WWE Superstars Braun Strowman and Sheamus Crush a “Monster” Shoulder Workout

The former strongman goes heavy on weight and volume for “boulder shoulders.”

Standing at six feet, three inches tall, and weighing 250 pounds, it takes a man-mountain the size of Braun Strowman to cast a shadow on the fighting Irishman, WWE superstar Sheamus . But, at six feet, eight inches tall, Strowman does just that during an intense shoulder session they performed together in Sheamus Celtic Warrior Workout series on Sheamus’ YouTube channel.

While Strowman looks more shredded than ever , this juggernaut of the ring still tips the scales at a massive 335 pounds. The behemoth, who was 2011 North America’s Strongest Man and the 2012 Arnold Amateur World’s Strongest Man, is a multi-time WWE titleholder and demonstrated to Sheamus why he’s every bit the “monster” he professes to be. Check out their workout below:

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Braun Strowman’s “Monster” Shoulder Pump Workout

Here is a summary of this workout, filmed on location at Strive Performance and Fitness in Greensboro, NC:

Strowman and Sheamus work to failure and experiment with the weight during each round — the sets and reps vary. As a general guide, it appears they executed 1-2 sets of each exercise, performing 8-20 reps per set.

Five-round superset of:

Five-round superset of:

Below is a full breakdown of the workout:

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Warm Up

Strowman eased into this workout via improved circulation with lighter weights. “I do a lot more bodybuilding-style training,” says Strowman, who has transformed his physique from a competitive strongman to a chiseled pro wrestler. “It’s easier on the joints. Pressing 400 pounds over my head, I’ve squatted over 900 pounds, deadlifted over 1000 pounds, and it’s wear and tear. The human body’s not meant to do that.”

Side Lateral Raises

“Pull through your elbows,” instructed Strowman, who feels that cue better engages the lateral heads of the delts. He mentions that a straight back with a firm posture is essential. By leaning forward, the bias moves to the rear delts. Strowman explained at the top of the raise; the palms should still be slightly lower than the elbows.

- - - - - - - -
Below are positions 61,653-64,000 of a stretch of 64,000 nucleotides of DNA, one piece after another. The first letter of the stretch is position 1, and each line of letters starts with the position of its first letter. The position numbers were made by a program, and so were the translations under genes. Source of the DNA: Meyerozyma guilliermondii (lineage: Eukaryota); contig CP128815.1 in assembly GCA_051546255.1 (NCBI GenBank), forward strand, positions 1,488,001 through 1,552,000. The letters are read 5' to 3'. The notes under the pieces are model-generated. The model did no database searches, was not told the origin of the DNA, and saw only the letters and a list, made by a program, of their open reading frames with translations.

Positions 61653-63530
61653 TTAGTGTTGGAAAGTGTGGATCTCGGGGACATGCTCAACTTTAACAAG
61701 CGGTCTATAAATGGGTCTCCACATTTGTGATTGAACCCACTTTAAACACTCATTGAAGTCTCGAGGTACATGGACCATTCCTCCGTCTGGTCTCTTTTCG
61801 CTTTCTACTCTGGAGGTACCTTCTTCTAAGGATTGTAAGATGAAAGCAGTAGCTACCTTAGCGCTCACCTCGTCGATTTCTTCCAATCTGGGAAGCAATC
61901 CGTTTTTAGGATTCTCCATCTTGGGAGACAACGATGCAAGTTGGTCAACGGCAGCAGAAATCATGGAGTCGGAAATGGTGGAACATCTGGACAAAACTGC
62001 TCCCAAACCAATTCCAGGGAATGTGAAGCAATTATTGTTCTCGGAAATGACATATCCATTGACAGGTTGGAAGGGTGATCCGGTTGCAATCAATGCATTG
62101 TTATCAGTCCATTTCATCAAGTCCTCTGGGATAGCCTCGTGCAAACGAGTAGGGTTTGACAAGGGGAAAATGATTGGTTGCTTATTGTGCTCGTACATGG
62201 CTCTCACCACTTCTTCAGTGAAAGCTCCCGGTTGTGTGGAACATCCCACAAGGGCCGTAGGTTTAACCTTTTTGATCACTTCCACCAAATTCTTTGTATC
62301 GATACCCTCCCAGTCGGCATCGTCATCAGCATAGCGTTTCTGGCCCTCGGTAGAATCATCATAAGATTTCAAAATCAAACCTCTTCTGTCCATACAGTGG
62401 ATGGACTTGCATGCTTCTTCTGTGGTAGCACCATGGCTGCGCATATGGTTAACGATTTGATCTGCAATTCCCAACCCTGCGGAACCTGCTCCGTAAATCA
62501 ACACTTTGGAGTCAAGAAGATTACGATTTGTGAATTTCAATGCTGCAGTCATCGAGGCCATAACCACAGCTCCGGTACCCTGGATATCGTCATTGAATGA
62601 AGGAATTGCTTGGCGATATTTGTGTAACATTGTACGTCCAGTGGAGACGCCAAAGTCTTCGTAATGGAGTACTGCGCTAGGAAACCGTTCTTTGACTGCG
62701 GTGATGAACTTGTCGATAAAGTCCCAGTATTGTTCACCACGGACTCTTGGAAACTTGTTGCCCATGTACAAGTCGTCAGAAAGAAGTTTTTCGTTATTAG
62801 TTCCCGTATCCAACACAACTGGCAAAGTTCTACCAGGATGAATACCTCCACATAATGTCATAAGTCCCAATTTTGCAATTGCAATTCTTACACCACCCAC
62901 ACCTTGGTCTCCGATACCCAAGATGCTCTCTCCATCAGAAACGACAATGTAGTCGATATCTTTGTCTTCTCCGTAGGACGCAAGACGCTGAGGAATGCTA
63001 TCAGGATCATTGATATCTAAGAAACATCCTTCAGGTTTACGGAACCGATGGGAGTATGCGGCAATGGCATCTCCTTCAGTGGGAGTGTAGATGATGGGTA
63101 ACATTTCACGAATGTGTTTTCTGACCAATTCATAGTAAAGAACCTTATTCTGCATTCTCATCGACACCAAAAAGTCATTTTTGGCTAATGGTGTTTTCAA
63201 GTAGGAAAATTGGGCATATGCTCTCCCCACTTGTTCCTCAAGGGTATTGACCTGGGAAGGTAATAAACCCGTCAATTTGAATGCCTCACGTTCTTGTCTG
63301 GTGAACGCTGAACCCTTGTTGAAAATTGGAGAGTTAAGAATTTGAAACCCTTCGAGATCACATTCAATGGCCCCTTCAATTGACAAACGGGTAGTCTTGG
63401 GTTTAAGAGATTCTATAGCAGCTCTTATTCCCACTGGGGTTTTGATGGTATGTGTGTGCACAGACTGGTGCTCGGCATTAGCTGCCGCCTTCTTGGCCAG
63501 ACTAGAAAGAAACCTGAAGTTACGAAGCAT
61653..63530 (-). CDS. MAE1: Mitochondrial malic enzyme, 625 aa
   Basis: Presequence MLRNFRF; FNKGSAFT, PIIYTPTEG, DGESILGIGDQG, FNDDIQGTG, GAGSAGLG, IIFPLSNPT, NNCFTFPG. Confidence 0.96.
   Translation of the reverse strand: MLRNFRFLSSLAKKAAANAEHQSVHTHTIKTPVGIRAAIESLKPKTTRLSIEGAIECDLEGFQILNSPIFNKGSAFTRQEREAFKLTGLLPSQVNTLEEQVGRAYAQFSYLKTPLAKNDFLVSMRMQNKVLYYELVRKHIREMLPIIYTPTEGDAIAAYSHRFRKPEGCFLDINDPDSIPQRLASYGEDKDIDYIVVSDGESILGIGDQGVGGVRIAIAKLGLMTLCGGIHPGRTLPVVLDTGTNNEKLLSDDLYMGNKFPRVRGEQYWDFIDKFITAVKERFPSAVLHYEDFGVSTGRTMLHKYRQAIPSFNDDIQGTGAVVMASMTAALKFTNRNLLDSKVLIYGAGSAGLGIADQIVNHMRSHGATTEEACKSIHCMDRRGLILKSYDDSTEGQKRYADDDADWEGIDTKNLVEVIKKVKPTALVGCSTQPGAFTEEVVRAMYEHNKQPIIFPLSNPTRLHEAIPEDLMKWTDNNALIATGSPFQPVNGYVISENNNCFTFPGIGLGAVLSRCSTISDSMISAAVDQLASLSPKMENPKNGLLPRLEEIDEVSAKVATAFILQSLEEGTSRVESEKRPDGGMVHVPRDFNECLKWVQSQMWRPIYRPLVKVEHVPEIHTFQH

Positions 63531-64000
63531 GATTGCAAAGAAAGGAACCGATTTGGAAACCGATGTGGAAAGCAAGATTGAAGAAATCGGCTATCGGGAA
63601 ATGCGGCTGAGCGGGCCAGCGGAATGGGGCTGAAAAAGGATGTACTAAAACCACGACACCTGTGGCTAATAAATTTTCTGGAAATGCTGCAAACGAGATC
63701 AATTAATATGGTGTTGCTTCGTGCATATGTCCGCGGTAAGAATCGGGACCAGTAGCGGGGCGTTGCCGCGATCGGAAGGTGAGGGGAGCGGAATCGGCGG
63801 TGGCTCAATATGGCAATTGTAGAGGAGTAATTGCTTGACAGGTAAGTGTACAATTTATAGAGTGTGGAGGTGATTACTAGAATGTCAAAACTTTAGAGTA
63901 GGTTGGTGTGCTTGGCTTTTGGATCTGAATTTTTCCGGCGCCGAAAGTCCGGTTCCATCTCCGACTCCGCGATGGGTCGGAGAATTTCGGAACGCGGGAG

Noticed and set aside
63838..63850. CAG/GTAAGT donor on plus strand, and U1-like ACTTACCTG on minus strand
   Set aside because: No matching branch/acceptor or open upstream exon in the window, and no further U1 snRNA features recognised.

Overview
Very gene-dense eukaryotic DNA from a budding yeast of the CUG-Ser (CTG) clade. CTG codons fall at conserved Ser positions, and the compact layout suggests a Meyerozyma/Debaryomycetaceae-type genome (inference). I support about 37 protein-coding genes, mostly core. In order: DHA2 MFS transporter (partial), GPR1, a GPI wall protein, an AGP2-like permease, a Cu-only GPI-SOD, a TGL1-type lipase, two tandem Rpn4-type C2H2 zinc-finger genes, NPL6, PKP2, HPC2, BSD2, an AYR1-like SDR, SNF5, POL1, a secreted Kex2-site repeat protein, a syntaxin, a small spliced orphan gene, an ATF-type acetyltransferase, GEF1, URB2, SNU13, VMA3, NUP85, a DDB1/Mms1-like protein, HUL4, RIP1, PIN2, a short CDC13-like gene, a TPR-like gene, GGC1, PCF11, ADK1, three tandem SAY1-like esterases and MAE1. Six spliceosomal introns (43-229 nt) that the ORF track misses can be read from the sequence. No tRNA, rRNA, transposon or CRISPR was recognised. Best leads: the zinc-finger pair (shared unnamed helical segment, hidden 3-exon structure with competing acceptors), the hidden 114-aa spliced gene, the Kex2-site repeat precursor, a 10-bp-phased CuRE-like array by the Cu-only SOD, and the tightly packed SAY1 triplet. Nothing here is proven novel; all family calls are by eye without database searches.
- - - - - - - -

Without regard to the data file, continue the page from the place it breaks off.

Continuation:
Seated Cable Face Pulls & Behind-the-Neck Press

Using a wide grip , Strowman highlighted his form of bringing the bar into the body before moving it upward. The “Monster Among Men” increased the weight for his second round of face pulls, but Sheamus lowered the weight to maintain his form.

The behind-the-neck press works the shoulders without the need for extensive upper-back mobility. “I’m real big on the behind-the-neck presses,” says Strowman. “They can be dangerous, so the big thing is not going past parallel.” More specifically, he suggested not allowing the barbell to fall below the shoulders on the eccentric portion of the lift. Going further than parallel could pull on the shoulder joints, mainly adding stress to the rotator cuffs . Strowman advised Sheamus to reach for full extension at the top of the lift.

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Smith Machine Upright Rows & Seated Deltoid Flye

Speaking on his grip, Strowman prefers his hands shoulder-width apart during upright rows. “I get the best engagement in my front delt here,” shares the big man. As an assisted Smith Machine , Strowman increased the weight instead of reducing the resistance.

Don’t get fooled by the light weight. This stuff adds up fast…forcing as much blood into the muscles as possible.

Strowman instructs Sheamus to pull the bar to chin height. The Celtic Warrior felt the burn as Strowman’s shoulders displayed a substantial pump.

Strowman explained that training all three heads of the deltoid — front, medial, and rear —  “is how you get your full cap and…the ‘boulder shoulder’ effect. The rear delts stabilize a lot more muscles,”  which can include the bench press or overhead press.

Strowman considers the deltoid flye a mass builder — one glimpse of his broad back suggests he’s on to something. The grappler nailed textbook reps of 93-kilogram (205-pound) flyes.

The Finisher: Lateral Front Raise

Strowman completed as many reps as possible with 31.8-kilograms (70-pounds) on the pin and lowered the weight as needed to complete 100 raises. “Not that high; stop right at parallel,” instructs Strowman.

During the filming of this episode, Strowman shared that his relationship with the gym began when he was an overweight kid. He wanted to drop some body fat . The former strongman found the improvements he made to his body were invaluable because they led to increased self-confidence .

Featured image: @wwesheamus on Instagram